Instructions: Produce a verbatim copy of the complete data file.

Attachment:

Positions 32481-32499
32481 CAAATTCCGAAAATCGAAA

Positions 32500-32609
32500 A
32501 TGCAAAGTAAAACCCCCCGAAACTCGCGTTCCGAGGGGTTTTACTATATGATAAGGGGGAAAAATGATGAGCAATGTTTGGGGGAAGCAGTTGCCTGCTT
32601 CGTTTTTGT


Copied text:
Positions 32481-32499
32481 CAAATTCCGAAAATCGAAA

Positions 32500-32609
32500 A
32501 TGCAAAGTAAAACCCCCCGAAACTCGCGTTCCGAGGGGTTTTACTATATGATAAGGGGGAAAAATGATGAGCAATGTTTGGGGGAAGCAGTTGCCTGCTT
32601 CGTTTTTGT